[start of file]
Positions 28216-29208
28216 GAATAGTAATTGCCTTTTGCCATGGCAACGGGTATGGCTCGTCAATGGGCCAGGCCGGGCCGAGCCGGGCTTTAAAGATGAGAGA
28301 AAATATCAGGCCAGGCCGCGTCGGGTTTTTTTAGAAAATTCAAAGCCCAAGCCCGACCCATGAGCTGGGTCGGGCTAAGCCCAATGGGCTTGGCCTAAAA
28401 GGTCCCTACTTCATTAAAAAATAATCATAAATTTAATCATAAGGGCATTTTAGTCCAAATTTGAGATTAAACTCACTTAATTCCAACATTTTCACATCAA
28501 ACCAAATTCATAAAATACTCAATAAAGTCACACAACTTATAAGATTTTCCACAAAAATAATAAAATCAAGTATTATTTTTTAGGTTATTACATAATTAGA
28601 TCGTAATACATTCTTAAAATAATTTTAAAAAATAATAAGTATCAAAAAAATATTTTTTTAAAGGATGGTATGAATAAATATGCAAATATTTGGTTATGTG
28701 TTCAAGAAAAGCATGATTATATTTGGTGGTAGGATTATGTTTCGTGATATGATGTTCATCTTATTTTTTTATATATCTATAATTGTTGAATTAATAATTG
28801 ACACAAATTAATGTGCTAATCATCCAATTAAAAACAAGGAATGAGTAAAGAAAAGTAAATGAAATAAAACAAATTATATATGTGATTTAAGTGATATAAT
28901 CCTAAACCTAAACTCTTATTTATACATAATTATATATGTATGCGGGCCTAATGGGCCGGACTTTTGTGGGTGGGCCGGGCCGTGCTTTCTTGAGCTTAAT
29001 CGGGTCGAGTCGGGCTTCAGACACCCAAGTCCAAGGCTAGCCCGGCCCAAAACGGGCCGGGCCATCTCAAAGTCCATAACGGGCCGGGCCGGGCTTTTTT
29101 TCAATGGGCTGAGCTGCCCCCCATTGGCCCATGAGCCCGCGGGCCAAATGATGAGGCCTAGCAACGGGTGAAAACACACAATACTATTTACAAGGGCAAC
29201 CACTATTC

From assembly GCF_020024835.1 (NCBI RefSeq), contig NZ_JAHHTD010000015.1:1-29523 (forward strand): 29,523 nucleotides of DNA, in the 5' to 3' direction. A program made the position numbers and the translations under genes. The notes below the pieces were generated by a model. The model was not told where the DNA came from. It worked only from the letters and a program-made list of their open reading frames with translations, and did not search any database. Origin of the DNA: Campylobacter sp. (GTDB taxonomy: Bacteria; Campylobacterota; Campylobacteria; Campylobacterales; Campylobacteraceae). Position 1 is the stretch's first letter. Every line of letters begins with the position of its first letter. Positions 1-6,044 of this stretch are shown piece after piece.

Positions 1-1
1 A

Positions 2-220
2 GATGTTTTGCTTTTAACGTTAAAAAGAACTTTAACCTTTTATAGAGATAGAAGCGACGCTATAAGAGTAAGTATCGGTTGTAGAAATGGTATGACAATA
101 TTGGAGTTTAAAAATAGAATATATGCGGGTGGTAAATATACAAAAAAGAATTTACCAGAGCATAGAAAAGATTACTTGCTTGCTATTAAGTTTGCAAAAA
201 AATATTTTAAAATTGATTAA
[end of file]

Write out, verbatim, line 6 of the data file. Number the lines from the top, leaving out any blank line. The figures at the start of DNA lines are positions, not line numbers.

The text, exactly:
28601 TCGTAATACATTCTTAAAATAATTTTAAAAAATAATAAGTATCAAAAAAATATTTTTTTAAAGGATGGTATGAATAAATATGCAAATATTTGGTTATGTG